What Causes Secondary Milia?
Secondary milia are rare and occur as a side effect of certain skin diseases, topical medications, or skin trauma.
A study on medication-induced milia in a 1986 issue of the journal Archives of Dermatology examined six men and three women treated with topical corticosteroids (drugs used to treat inflammation). The corticosteroids caused these patients to experience milia followed by skin deterioration and dilated blood vessels in the skin. The examiners stated, “Fifteen (88%) of 17 milia removed were connected with hair follicles; the origin of the others was not clear.” The authors of the study believed that the weakening of collagen (skin protein) around the follicles may have led to the milia.9
Milia may also occur after skin treatments.
The Journal of the American Academy of Dermatology reported in 2008 that hyaluronic acid, a popular filler for acne scars, causes side effects that include “erythema, edema, bruising, inflammation, delayed reactions, infection, pain, milia or acne, and rare reports of necrosis.” It also stated that possible side effects from laser therapy “may include delayed healing, erythema, milia, acne, edema, hyperpigmentation or hypopigmentation, infection, or scarring.”10
A 2001 article in the journal Dermatologic Clinics notes that milia “appear as part of the healing process...after dermabrasion,” although it also found that “saline scrubs immediately postsurgery may minimize [the development of] milia.”11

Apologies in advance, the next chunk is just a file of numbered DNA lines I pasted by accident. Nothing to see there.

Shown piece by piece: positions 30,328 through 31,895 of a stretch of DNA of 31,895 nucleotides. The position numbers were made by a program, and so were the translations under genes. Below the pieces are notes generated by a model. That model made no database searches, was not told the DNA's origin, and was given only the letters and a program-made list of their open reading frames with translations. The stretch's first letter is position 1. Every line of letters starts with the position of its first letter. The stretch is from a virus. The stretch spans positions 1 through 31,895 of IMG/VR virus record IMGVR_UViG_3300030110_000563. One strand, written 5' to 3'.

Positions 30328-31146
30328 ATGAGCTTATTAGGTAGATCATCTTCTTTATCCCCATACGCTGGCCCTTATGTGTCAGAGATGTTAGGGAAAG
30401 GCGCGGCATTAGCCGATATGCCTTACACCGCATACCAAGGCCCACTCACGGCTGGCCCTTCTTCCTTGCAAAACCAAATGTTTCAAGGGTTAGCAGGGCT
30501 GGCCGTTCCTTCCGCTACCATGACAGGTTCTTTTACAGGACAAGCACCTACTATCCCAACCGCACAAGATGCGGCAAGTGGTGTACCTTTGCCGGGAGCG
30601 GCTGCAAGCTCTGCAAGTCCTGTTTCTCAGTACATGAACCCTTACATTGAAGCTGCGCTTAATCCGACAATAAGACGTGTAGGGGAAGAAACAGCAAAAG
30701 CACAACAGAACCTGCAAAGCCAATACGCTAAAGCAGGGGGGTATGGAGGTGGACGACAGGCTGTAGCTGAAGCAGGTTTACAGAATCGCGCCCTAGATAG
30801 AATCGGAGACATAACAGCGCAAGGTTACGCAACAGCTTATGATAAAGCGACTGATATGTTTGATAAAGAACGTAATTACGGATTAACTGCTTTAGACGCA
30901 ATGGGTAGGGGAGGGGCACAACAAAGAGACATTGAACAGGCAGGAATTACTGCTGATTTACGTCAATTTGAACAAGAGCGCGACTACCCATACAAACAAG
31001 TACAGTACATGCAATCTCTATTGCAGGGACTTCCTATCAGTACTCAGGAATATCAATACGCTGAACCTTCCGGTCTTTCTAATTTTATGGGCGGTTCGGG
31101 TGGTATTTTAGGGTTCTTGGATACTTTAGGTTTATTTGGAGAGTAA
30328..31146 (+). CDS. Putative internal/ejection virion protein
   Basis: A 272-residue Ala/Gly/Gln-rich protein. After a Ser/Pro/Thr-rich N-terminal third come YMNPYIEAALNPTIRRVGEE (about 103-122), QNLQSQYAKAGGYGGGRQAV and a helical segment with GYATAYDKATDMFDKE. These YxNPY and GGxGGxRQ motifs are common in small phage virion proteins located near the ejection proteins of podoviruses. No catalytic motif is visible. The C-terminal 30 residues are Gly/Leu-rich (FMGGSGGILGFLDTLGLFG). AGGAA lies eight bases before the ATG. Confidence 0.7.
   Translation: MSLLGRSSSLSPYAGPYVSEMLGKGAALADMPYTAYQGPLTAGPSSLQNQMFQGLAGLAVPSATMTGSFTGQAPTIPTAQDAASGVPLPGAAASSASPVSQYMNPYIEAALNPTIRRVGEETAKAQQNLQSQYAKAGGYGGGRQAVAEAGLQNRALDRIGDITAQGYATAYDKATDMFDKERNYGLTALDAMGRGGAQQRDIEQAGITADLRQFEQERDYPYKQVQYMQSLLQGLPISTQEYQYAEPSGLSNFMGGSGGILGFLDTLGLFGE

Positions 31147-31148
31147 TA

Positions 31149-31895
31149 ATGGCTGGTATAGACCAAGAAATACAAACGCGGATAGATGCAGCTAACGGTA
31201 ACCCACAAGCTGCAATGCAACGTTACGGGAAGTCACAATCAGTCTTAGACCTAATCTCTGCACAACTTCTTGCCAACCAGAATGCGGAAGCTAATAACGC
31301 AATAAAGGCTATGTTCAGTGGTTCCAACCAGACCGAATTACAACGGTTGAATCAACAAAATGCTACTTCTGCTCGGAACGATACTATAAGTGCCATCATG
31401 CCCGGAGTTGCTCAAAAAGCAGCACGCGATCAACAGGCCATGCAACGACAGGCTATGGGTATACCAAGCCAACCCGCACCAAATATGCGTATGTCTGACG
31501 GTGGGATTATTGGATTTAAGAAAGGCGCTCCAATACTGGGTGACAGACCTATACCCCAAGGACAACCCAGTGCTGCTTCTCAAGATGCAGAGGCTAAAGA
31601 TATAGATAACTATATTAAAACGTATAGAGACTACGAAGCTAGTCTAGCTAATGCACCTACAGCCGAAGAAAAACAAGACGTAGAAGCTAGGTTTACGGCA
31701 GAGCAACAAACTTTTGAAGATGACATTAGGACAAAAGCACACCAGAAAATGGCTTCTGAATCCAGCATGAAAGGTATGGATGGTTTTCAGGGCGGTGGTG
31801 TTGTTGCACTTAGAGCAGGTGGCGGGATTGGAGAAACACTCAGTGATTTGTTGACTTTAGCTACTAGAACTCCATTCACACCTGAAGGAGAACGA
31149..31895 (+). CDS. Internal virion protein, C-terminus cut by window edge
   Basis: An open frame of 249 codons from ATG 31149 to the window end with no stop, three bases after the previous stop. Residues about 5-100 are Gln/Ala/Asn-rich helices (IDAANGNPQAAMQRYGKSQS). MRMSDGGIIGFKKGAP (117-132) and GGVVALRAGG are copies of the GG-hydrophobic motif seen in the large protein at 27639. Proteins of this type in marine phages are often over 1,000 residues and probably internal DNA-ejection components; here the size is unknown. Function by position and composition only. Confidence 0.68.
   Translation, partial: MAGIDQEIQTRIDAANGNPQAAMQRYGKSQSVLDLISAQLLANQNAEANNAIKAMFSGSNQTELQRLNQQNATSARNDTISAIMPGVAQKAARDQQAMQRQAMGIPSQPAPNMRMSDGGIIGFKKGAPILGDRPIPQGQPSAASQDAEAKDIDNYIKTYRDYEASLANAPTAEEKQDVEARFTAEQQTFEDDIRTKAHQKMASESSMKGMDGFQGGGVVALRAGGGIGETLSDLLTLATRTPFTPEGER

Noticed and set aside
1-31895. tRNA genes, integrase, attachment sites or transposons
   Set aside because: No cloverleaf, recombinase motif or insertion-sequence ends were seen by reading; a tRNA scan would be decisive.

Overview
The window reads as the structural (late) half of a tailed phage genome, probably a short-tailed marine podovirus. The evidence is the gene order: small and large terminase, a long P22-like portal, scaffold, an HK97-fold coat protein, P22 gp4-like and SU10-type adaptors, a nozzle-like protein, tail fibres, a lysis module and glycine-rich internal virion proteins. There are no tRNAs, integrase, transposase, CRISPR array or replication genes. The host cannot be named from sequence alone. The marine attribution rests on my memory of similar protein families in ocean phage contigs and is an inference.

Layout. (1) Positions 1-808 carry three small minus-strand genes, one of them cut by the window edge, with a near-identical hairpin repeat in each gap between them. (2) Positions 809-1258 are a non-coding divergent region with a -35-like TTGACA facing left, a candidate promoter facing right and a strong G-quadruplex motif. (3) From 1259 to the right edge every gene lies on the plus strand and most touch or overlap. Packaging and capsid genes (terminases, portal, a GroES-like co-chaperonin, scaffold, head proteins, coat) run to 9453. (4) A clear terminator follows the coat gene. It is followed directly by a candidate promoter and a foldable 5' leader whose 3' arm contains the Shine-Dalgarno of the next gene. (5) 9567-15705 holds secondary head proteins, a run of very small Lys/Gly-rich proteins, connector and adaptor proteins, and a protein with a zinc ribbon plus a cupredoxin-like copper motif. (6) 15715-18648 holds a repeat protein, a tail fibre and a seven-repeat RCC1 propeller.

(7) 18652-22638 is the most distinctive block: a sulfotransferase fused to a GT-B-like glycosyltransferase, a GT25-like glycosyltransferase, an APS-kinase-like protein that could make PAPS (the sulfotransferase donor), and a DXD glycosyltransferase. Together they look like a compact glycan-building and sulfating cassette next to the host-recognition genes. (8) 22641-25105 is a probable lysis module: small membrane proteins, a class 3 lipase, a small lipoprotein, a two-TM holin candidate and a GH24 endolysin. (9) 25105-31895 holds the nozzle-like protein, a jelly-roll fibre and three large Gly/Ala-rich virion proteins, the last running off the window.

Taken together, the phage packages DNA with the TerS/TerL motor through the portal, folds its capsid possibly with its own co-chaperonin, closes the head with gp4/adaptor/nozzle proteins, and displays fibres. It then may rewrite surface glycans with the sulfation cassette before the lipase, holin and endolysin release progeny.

Milia and Acne
Although milia and acne develop in the skin, they have little to do with each other, mostly because milia has no connection with inflammation or bacteria as acne does.12 However, excessive picking or rubbing of milia can cause inflammation and make milia look like red, inflamed acne. Dermatologists call this red, inflamed milia pseudoacne. Because it is not acne, common acne treatments will not effectively treat it.13
Treatments for Milia
Primary milia usually go away on their own, although some patients with persistent cases ask for professional help to make them heal faster. Fortunately, both primary and secondary milia respond to a number of medical treatments, including:
- Medical staff can treat them surgically, with tools such as scalpels or needles.14
- A six-week course of a topical retinoid drug called tretinoin can eliminate milia.1 Other retinoid drugs, such as tazarotene and adapalene, work similarly to tretinoin. If tretinoin works, then these may work as well.
Less Common Treatments
A CO2 laser treatment successfully treated four milia patients in a 2010 study reported in the Journal of Cosmetic and Laser Therapy.15
One extreme case in the Journal of Cutaneous Medicine and Surgery in 2006 demonstrated more than 80 percent clearing of the patient’s condition in 3 months with a special device used to remove skin cells by drying them out (electrodesiccation).16